A majority of American adults, 87%, said that they feel like there has been a constant stream of crisis without a break over the last two years. My thoughts when I read the results of Stress in America™: Not surprising and I guess I’m not alone.
Source of Stress: Money and War
Among those polled, 87% said that their sources of stress stem from inflation. While 80% said that potential retaliation from Russia and Russia’s invasion of Ukraine stressed them out.
All this uncertainty coming after more than two years of COVID. 63% said that their lives have been forever changed by the pandemic. Particularly, we see changes in physical and mental health, and relationships.
- 58% experienced a relationship strain. These strains stem not only from COVID precautions but differing views about vaccines and health risks.
- 63% said time was a blur.
- 47% felt very lonely
- 47% said that they were less active than they wanted to.
- 66% agreed that with each new variant, they lose hope that the pandemic will ever end.
On the brighter side, 71% American got better at prioritizing as a result of the pandemic.
Here are ways I’ve been coping since the pandemic and the recent crisis. I want to point out that although I write extensively about wellness and health, I’m not a mental health expert or a psychologist. But these strategies have helped me out.
When it comes to the war, my stress comes from two places: helplessness and fear. To combat these two, I donate to causes that can help with the refugees, such as UNHCR. To resist feeding on my fear, I make sure to stay informed about the war, but resist doom scrolling. This refers to the act of consuming, over and over, the same negative information.
For me, knowledge about finances relieves stress. When you know exactly what you can and can’t afford, you can plan better. Of course, this is easier said than done.
For example, money stressor affect certain groups of population more than others. In the survey, younger adults (18-43) are more likely to say that money is a significant source of stress compared to older adults. Moreover, race and ethnicity also play a role. In the survey, money as a significant stressor is higher for Latino (75%) compared to Black (67%), White (63%) and Asian (57%) adults.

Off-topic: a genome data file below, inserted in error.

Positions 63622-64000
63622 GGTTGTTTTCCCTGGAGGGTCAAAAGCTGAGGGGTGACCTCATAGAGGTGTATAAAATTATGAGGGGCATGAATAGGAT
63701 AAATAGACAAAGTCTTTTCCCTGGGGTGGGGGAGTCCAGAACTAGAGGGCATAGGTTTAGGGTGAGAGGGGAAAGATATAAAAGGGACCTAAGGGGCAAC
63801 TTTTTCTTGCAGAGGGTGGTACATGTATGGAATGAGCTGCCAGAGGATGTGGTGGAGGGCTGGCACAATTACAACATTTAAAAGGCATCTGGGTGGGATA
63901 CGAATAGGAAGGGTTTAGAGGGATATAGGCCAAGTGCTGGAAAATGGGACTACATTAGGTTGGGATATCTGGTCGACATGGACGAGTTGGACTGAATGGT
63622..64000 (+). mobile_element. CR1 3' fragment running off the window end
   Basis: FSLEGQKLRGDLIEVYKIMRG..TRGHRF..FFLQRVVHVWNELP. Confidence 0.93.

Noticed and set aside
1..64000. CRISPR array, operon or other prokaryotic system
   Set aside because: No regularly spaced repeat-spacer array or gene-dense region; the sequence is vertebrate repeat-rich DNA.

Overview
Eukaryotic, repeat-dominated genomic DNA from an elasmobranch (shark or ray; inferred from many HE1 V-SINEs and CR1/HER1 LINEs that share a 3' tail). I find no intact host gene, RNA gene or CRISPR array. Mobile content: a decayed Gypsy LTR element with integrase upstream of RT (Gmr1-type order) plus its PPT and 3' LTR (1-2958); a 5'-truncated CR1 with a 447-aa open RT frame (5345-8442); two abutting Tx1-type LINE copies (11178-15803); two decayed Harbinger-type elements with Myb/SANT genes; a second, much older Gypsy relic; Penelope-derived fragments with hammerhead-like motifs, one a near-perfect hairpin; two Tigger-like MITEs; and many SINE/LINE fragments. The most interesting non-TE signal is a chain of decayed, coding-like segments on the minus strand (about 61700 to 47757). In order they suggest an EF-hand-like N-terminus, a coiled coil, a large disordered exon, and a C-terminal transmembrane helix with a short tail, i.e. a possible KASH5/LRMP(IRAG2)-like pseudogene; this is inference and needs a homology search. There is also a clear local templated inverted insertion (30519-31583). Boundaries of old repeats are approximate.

On Relationships and the World
First, when it comes to relationships, FaceTime has helped me keep in touch with close family members. Second, with differences in opinion, I try to remember commonalities more than what sets me apart from the person I’m interacting with. As a result, I avoid topics that I know will cause friction. My mantra: we are more than our political views.
When the world feels like it’s caving in, I keep in mind the Rabbit Effect. At the end of the day, how we treat each other affects our health significantly. It starts with ourselves, our one-on-one relationships, and this expands to our larger community networks. This survey is a good reminder that we are all in a state of vulnerability and to take this into account as we move through our day.
Like most, time took on a different feeling since the pandemic. Time goes by in a blur and I find myself unable to keep up. Ever since the pandemic, I started logging how I spend my days. I assess moments when I feel time slow down and these happen when I either let my mind wander, or let myself focus outside of work. Going for walks and watching a movie or show with my husband allow my mind to drift. On the other hand, activities that let me to focus outside of work, be it yoga or playing the guitar also slow me down and provide a sense of calm. The point is to find a headspace that allows you to let go or find focused flow.
About the Survey
The American Psychological Association along with The Harris Poll, conducted the survey on February 7 and 14, 2022, and March 1-3.